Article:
Flowdock
Ruby on Rails latest stable (v4.2.7) - 0 notes

Module deprecated or moved

This module is deprecated or moved on the latest stable version. The last existing version (v1.2.6) is shown here.

This acts provides Nested Set functionality. Nested Set is similiar to Tree, but with the added feature that you can select the children and all of their descendents with a single query. A good use case for this is a threaded post system, where you want to display every reply to a comment without multiple selects.

A google search for "Nested Set" should point you in the direction to explain the database theory. I figured out a bunch of this from http://threebit.net/tutorials/nestedset/tutorial1.html

Instead of picturing a leaf node structure with children pointing back to their parent, the best way to imagine how this works is to think of the parent entity surrounding all of its children, and its parent surrounding it, etc. Assuming that they are lined up horizontally, we store the left and right boundries in the database.

Imagine:

  root
    |_ Child 1
      |_ Child 1.1
      |_ Child 1.2
    |_ Child 2
      |_ Child 2.1
      |_ Child 2.2

If my cirlces in circles description didn’t make sense, check out this sweet ASCII art:

    ___________________________________________________________________
   |  Root                                                             |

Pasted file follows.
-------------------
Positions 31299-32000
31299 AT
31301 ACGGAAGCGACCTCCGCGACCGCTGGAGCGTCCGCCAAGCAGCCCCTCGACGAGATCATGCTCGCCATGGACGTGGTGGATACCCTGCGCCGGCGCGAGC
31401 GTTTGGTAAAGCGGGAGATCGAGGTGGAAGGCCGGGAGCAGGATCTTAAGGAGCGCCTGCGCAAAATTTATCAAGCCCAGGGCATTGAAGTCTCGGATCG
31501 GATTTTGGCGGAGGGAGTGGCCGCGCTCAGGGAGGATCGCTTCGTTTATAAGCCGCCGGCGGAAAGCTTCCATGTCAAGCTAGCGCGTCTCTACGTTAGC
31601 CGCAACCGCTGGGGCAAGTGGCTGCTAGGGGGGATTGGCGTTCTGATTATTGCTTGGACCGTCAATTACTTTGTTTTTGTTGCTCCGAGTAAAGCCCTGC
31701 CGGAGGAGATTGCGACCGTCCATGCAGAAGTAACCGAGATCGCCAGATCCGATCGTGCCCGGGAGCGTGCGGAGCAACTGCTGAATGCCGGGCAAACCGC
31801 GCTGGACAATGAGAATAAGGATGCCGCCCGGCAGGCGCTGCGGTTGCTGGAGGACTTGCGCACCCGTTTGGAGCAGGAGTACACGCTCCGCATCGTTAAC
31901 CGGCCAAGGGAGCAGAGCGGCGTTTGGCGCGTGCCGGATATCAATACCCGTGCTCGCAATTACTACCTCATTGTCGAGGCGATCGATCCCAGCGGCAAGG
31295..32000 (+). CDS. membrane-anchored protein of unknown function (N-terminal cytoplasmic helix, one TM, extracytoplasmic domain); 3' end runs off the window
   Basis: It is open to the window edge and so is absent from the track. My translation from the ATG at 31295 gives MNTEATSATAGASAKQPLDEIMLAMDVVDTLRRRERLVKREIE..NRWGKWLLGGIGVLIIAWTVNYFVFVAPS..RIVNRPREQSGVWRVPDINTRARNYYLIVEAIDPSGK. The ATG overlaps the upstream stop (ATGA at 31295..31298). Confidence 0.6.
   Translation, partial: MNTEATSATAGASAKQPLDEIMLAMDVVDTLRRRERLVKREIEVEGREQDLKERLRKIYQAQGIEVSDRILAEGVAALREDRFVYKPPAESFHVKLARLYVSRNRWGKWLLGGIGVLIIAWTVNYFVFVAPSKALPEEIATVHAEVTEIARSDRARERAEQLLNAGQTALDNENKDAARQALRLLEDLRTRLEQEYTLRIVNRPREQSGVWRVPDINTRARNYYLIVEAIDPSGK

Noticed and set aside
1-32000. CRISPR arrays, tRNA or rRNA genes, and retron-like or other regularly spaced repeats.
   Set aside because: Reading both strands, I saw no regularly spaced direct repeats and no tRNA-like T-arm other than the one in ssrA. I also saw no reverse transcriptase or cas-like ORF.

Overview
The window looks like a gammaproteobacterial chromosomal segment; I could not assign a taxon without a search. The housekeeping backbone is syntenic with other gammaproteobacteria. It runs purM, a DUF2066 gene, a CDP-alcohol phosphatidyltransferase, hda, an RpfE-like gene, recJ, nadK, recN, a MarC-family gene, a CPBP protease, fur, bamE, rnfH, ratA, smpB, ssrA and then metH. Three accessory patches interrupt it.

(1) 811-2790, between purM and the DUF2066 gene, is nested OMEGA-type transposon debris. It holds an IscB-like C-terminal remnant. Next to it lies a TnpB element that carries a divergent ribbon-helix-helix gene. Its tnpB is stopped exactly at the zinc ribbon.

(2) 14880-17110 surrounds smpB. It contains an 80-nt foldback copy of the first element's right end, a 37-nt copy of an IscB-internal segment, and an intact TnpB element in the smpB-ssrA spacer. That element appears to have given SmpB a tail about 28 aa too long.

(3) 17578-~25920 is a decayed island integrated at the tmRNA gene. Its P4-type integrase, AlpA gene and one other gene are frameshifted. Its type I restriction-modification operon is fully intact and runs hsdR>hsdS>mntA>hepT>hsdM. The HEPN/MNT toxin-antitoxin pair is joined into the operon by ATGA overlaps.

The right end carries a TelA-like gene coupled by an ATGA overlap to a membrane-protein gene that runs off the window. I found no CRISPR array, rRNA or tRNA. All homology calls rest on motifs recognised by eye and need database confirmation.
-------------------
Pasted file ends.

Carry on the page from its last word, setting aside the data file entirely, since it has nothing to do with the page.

|    ____________________________    ____________________________   |
   |   |  Child 1                  |   |  Child 2                  |   |
   |   |   __________   _________  |   |   __________   _________  |   |
   |   |  |  C 1.1  |  |  C 1.2 |  |   |  |  C 2.1  |  |  C 2.2 |  |   |
   1   2  3_________4  5________6  7   8  9_________10 11_______12 13  14
   |   |___________________________|   |___________________________|   |
   |___________________________________________________________________|

The numbers represent the left and right boundries. The table then might look like this:

   ID | PARENT | LEFT | RIGHT | DATA
    1 |      0 |    1 |    14 | root
    2 |      1 |    2 |     7 | Child 1
    3 |      2 |    3 |     4 | Child 1.1
    4 |      2 |    5 |     6 | Child 1.2
    5 |      1 |    8 |    13 | Child 2
    6 |      5 |    9 |    10 | Child 2.1
    7 |      5 |   11 |    12 | Child 2.2

So, to get all children of an entry, you

    SELECT * WHERE CHILD.LEFT IS BETWEEN PARENT.LEFT AND PARENT.RIGHT

To get the count, it’s (LEFT - RIGHT + 1)/2, etc.

To get the direct parent, it falls back to using the PARENT_ID field.

There are instance methods for all of these.

The structure is good if you need to group things together; the downside is that keeping data integrity is a pain, and both adding and removing an entry require a full table write.

This sets up a before_destroy trigger to prune the tree correctly if one of its elements gets deleted.

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